The chief inspector of borders and immigration angered ministers by exposing an ineffective, cruel system
“There is a role in public life, for sure, for people who speak truth to power,” said David Neal , the sacked UK borders inspector, at a hearing of the home affairs select committee last week. It is a role that Mr Neal, who once commanded the 1st Military Police Brigade, did his best to perform. Independent inspectorates play a vital role in upholding standards – particularly when their job is to inspect places otherwise hidden from view. Often, they reveal problems that make ministers uncomfortable. But the truths unearthed by Mr Neal about the borders and asylum system are ones they do not want even to hear.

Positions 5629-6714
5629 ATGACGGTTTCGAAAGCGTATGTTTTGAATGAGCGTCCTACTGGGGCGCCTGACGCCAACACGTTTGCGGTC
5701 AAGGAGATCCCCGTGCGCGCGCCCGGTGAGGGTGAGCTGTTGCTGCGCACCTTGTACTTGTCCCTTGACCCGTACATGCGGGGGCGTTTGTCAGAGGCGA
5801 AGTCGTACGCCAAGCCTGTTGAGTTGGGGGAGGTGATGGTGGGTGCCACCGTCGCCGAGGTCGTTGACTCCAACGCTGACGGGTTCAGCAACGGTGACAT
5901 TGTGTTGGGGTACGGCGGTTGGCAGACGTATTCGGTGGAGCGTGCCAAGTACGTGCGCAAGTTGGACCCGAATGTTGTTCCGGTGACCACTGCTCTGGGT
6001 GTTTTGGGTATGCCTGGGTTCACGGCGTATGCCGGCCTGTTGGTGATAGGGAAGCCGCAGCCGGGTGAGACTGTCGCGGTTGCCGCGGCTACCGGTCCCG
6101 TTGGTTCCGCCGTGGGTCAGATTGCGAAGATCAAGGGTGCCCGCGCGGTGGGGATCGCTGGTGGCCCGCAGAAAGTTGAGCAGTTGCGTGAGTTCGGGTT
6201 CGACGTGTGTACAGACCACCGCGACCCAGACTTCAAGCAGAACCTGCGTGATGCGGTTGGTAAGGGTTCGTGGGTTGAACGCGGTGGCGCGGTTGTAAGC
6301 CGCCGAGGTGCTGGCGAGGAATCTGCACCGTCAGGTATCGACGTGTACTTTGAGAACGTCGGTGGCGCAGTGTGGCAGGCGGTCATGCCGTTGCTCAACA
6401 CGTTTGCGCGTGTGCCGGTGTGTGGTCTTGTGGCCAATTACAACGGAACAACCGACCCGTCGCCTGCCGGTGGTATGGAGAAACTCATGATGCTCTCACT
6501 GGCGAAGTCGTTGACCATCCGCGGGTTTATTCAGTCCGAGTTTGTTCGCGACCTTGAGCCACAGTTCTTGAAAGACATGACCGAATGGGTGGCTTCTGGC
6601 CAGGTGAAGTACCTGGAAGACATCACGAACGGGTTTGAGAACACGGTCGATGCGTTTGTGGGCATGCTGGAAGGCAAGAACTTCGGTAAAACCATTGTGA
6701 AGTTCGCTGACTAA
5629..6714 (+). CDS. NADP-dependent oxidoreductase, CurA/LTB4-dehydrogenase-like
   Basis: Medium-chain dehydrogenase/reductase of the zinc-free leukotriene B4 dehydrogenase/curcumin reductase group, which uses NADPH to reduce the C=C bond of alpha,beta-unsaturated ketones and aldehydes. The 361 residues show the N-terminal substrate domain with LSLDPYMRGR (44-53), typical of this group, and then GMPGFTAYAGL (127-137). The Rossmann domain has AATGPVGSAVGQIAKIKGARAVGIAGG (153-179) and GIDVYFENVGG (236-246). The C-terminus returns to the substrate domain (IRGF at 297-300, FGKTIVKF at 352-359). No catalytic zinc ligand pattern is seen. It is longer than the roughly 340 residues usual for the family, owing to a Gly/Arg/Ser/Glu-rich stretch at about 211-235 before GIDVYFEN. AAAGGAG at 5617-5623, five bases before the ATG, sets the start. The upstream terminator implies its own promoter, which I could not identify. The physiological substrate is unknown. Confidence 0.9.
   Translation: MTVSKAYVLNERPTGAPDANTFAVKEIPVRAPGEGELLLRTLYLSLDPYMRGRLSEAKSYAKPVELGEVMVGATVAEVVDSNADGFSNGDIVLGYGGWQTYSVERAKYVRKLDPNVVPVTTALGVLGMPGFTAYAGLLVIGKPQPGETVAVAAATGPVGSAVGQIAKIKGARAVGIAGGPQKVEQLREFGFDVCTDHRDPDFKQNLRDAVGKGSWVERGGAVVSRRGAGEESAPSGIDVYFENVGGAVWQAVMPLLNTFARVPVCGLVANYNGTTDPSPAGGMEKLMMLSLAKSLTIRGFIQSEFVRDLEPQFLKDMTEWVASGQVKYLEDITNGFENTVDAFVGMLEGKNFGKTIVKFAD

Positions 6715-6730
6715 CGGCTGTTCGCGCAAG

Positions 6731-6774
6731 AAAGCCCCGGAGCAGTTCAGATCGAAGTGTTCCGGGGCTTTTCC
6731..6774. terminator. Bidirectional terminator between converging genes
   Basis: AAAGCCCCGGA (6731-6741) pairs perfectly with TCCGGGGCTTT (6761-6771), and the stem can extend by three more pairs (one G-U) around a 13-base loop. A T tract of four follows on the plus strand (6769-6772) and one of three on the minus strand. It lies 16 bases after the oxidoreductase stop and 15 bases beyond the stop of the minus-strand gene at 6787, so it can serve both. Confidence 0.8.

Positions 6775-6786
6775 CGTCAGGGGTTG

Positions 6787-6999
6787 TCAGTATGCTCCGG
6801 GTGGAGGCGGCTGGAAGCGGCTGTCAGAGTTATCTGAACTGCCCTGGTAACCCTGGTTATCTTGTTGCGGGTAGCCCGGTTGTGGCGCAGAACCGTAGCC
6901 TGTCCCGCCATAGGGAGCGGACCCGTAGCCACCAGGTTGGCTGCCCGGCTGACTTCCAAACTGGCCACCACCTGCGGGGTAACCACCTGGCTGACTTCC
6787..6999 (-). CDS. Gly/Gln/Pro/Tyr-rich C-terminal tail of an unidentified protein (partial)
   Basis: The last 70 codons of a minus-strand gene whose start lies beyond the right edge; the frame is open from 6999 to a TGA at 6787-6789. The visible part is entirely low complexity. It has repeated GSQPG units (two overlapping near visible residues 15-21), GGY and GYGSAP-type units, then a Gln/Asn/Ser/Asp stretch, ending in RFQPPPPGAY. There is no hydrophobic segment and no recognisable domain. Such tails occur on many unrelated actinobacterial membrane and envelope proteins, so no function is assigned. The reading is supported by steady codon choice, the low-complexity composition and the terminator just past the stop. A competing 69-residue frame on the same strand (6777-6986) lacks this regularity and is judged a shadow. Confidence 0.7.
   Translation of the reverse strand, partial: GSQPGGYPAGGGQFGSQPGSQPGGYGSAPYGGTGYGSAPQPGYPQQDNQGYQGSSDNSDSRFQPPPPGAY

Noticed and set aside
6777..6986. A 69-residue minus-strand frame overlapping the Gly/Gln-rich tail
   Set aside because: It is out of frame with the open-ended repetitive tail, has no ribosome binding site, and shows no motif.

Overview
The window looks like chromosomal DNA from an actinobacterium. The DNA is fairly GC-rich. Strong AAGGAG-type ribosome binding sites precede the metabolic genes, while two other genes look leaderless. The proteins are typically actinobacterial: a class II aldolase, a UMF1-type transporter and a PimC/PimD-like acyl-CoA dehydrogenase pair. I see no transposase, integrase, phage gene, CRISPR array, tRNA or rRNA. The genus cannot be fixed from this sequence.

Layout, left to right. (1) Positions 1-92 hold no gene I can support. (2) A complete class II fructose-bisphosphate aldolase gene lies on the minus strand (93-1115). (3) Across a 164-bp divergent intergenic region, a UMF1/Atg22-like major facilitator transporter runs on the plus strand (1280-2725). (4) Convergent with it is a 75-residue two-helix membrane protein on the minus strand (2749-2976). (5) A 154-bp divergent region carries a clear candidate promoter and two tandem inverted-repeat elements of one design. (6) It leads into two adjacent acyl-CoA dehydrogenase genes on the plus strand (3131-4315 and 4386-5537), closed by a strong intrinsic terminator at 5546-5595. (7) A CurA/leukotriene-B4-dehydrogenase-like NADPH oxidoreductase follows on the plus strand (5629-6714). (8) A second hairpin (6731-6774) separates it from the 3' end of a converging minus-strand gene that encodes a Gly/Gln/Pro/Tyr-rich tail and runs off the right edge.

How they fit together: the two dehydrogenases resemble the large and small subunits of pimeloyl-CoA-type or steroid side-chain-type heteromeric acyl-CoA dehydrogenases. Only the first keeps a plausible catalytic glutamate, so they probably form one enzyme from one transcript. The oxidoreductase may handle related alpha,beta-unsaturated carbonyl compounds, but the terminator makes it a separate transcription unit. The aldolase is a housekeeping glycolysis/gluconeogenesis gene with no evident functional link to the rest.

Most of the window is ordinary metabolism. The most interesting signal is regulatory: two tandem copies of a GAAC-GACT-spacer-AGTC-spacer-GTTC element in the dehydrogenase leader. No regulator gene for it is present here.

Mr Neal found out that 10 private jets a week arrived in London City airport last year without occupants undergoing passport checks. He pointed out that criminal gangs and extremists could exploit such lax arrangements, and said there was a “massive public interest” in exposing this. But the day after his fears were revealed in the Daily Mail, Mr Neal was sacked on a video call. He was due to step down later this month in any case. According to Mr Neal, the renewal of his contract was approved by the Home Office but blocked by Downing Street. His final annual report criticised the Home Office’s “reluctance to engage” and his termination looks like an act of revenge by an administration furious that its failings have been exposed.